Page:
PC: It felt like an exorcism. The essays in Be Scared of Everything include ideas I had been trying to distill and articulate for years. When it was over, I found that whenever there was some kind of discourse on social media about UFOs, or zombies, or demons, or cannibals, I no longer had a desire to add more to those topics—I already said my piece. It was a deep satisfaction.
IP: And now that it’s landed in the hands of readers, what catharsis have you experienced upon hearing reader feedback on your book?
PC: It’s unbelievable. Be Scared of Everything launched in the second wave of this current pandemic, so I haven’t been able to promote it in any real-life, in-person scenarios. Often, it’s difficult to fully accept it’s a real, physical book on real, physical bookshelves. When a stranger reaches out to me and tells me they enjoyed it, then all of a sudden I realize I wrote a book, and that I am proud of that book.
IP: Is there a particular visceral scene in this work that stands alone for you as a favourite? Like, “I can’t believe I got to write this?!”
PC: Thankfully, with the exception of the shooting described in “The Shattered Tea Cup,” I have lived a relatively non-visceral life, so my non fiction tends to work through existential and cerebral horrors. That said, I get a ton of amusement knowing there’s a book out there containing the essay “Cannibal Symposium,” which essentially proposes that consensual cannibalism should be decriminalized. Only a sicko would write that, right? That’s pretty visceral.
IP: As we head into Spooky Season, do you have any beloved rituals (annual traditions or repeat film viewings) that you’re looking forward to?
PC: While I watch horror movies consistently throughout the year, Spooky Season is for TV comedies. I save up all the seasonal Halloween episodes of my favourite funny shows and watch them throughout October. The Simpsons, Frasier, Community, Key & Peele, the episode of Cowboy Bebop where a monster kills all the main characters, even the relatively understated spooky season The Office episodes.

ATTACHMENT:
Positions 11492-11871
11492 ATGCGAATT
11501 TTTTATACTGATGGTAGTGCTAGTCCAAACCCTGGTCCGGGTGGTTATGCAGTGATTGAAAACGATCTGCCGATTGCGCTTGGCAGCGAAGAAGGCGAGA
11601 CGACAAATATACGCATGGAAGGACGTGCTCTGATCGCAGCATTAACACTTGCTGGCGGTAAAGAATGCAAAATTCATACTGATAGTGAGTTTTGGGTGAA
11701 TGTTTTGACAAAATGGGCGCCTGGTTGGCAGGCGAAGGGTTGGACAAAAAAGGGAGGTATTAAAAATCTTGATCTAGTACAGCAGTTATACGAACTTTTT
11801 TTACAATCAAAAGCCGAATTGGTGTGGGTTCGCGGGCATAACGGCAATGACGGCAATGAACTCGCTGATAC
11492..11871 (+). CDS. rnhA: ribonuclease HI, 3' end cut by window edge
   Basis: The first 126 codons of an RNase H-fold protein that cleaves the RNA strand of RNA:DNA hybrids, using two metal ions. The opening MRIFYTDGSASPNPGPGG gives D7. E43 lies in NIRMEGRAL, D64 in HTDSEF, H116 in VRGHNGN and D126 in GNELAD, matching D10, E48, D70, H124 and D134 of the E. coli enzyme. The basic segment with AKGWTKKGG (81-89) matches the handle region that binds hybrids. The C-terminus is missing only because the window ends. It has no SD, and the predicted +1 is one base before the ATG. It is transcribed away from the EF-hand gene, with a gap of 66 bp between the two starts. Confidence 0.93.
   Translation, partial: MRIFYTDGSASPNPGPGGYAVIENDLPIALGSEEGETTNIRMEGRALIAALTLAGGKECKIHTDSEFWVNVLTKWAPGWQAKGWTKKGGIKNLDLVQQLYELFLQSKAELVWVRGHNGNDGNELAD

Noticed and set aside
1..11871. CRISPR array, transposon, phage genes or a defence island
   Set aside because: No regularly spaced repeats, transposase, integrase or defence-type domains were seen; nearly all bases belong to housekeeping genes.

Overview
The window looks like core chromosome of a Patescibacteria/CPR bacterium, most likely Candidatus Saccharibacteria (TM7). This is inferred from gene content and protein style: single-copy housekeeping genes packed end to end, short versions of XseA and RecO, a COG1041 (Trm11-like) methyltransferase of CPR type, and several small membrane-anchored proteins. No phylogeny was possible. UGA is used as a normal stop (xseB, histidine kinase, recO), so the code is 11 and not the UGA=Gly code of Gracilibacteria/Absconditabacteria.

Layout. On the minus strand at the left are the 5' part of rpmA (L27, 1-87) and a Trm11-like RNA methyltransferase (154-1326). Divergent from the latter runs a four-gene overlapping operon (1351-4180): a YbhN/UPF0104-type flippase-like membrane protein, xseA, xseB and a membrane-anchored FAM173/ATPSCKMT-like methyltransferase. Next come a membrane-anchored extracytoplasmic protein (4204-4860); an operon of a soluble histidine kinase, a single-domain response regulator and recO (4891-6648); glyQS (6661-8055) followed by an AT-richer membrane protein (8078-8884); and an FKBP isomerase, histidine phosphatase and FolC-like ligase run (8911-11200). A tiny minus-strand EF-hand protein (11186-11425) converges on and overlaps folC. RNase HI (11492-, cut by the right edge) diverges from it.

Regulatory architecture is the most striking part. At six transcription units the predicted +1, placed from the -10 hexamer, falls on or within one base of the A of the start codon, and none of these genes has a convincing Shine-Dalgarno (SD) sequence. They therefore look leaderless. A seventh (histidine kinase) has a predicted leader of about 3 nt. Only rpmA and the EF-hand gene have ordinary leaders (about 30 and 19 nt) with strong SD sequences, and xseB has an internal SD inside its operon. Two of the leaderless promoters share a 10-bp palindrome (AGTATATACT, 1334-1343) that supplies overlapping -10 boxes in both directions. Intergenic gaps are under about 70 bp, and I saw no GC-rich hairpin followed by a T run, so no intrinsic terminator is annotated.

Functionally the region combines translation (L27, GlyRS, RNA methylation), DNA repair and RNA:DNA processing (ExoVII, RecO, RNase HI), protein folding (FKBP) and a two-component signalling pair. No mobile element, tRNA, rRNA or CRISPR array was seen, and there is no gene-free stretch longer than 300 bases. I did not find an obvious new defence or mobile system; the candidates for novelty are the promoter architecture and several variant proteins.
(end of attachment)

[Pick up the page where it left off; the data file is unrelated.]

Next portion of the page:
The Key & Peele Halloween episodes in particular are some of my favourite half-hours of sketch comedy and they are proof that Jordan Peele was a genre auteur well before Get Out (which is also amazing). I highly recommend checking them out on the streaming service owned by one of the abominable Canadian telcos.
Be Scared of Everything is a frighteningly smart celebration of horror culture that will appeal to both horror aficionados and casual fans. Combining pop culture criticism and narrative memoir, Counter’s essays consider and deconstruct film, TV, video games and true crime to find importance in the occult, pathos in Ouija boards, poetry in madness, and beauty in annihilation. This is a book that shows us everything is terrifying, and that horror can be just as honest, vulnerable, and funny as it is scary.
Peter Counter is a writer exploring ideas of faith, violence, horror, identity and memory though criticism, creative nonfiction, and playwriting. He lives in Halifax, Nova Scotia, with his partner, their grumpy cat, an old rabbit, and his family Ouija board. Find more of his writing at EverythingIsScary.com.